Governance of water use in agriculture: the role of innovation and regime type in sustainable agricultural water management
Anthropogenic impacts to water systems pose a serious threat to water security across
the world. Agriculture, as the largest user and one of the primary polluters of water,
plays a central role in water problems. The impending global water crisis cannot be
resolved without making agricultural impacts to water more sustainable. Water problems
are complex, and many are the ... read moreresult of governance failures. Overcoming them requires
innovative solutions attained through good governance. This dissertation presents
analysis at different scales, aspects, and contexts of agricultural water governance.
Methods This dissertation uses a variety of methods, including technological innovation
systems analysis, identifying the presence of Ostrom's eight institutional design
principles for sustainable management of common pool resources, and applying the
social-ecological systems framework. Chapter 2 identifies blocking mechanisms and
opportunities for a sustainability transition involving water harvesting practices in
Jordan's rainfed agricultural system. Chapter 3 analyzes the extent to which three
different U.S. state-level groundwater governance regimes reflect Water Diplomacy
principles for sustainable groundwater quantity management. Chapter 4 identifies
conditions within Nebraska's groundwater governance regime that are likely achieve
groundwater quality goals relative to nonpoint source nitrate pollution. Results The
water harvesting innovation system in Jordan's rainfed agricultural system is negatively
impacted by limited financial resources at the national level, and the reliance on
donors, as well as by the lack of a common vision for achieving sustainable agriculture
water use, and informal and formal institutional problems. In the U.S., findings
indicate that groundwater governance regimes reflecting Water Diplomacy principles can
lead to adaptive and collaborative approaches to sustainable groundwater abstraction.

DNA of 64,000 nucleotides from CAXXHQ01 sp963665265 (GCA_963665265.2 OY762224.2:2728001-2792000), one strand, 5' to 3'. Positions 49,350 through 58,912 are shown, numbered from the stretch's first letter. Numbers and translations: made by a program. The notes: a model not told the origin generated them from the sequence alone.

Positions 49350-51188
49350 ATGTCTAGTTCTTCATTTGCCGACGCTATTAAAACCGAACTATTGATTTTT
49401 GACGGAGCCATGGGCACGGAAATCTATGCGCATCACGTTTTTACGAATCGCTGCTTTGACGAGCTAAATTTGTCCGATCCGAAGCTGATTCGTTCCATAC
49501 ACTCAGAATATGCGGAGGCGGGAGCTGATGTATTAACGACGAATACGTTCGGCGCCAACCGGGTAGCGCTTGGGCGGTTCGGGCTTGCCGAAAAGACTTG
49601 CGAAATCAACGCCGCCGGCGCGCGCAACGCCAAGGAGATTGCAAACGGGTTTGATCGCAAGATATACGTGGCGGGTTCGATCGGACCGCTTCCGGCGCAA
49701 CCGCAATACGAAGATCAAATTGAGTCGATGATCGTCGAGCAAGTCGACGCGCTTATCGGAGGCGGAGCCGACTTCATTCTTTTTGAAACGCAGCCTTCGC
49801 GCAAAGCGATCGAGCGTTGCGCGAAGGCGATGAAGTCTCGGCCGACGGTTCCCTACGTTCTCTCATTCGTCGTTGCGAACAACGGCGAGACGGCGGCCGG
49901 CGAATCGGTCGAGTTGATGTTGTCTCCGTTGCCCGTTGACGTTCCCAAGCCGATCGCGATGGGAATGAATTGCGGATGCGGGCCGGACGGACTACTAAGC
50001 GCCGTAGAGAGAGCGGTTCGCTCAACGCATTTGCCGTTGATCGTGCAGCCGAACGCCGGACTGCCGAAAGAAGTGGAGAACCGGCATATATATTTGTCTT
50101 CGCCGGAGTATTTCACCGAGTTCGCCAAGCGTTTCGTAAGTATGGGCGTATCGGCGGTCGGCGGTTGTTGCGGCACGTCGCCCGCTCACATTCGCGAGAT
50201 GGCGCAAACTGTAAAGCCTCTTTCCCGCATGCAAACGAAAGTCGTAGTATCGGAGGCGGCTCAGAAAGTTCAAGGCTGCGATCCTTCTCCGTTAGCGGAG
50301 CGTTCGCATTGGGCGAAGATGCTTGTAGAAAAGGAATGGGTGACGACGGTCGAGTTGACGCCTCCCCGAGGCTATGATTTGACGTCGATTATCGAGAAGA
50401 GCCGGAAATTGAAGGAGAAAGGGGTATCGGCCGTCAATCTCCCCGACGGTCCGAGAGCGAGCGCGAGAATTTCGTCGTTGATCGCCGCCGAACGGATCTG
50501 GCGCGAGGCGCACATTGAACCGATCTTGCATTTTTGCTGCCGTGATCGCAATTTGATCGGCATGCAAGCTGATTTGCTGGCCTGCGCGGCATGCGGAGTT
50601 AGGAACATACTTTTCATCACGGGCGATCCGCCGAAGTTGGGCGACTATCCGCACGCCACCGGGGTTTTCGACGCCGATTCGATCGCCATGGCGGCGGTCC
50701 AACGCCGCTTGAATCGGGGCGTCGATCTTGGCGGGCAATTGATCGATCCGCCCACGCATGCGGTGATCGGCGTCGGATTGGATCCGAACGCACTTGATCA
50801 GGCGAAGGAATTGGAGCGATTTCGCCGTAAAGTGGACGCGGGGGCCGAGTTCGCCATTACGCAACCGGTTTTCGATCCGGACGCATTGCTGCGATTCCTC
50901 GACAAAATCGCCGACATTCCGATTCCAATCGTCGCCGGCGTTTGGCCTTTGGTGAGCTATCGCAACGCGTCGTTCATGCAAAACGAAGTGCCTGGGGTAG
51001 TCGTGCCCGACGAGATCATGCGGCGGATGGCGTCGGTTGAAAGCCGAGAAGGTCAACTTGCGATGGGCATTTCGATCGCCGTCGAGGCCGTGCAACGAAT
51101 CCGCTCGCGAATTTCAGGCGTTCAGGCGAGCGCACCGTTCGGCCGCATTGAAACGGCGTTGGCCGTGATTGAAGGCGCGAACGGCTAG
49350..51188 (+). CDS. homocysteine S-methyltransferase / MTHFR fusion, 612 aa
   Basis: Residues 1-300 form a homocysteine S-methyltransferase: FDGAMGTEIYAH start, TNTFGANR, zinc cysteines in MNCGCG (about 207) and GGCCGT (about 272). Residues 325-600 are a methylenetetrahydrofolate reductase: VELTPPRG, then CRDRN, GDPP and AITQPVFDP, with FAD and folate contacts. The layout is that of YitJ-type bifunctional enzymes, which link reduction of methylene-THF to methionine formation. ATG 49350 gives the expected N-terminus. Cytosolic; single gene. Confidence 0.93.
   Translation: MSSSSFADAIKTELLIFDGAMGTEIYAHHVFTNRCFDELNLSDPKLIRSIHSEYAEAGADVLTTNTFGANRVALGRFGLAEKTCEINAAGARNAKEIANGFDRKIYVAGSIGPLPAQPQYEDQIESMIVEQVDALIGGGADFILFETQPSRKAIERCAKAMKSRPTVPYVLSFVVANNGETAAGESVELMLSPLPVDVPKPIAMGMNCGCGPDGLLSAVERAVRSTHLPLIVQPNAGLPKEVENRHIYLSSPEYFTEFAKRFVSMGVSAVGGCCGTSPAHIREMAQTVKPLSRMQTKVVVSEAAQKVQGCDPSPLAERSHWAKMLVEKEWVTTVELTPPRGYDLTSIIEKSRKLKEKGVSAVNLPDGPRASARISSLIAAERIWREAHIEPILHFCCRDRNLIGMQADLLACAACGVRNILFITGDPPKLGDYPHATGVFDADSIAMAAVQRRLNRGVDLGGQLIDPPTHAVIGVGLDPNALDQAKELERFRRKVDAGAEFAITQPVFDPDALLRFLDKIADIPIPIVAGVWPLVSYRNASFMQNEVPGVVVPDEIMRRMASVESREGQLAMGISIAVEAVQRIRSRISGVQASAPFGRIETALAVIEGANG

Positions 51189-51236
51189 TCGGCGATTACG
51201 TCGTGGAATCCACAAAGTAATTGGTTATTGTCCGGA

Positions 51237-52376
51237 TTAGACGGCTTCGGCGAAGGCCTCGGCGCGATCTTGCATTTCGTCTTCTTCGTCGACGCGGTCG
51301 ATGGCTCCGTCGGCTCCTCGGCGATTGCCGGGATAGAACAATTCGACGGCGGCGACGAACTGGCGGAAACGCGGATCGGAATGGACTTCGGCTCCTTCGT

Findings from Nebraska show that a nested, polycentric groundwater governance regime
granting significant authority to empowered and transparent local governance entities
can create the enabling conditions for managing groundwater quantity and quality
sustainably. Implications Chapter 2 reinforces findings on the utility of the
technological innovation systems approach for studying different types of developing
country innovation systems in the context of sustainability transitions. It finds that
donors can contribute to directionality problems that favor one form of a technology
over another. Another finding is that formal and informal institutions can have equal
impact in developing country sustainability transitions. Chapter 3 makes an important
contribution to the discipline of Water Diplomacy, expanding the concepts to the water
governance context. Chapter 4 marks a contribution to the limited literature base on
governance of agricultural nonpoint source pollution. Using Nebraska as a case study, it
highlights generalizable institutional design principles for the governance of
agricultural nonpoint source groundwater
Thesis (Ph.D.)--Tufts University, 2018.
Submitted to the Dept. of Agriculture, Food and Environment.
Advisor: Timothy Griffin.
Committee: Laurens Klerkx, Annette Huber-Lee, and William Masters.
Keywords: Natural resource management, Agriculture, and Water resources management.read less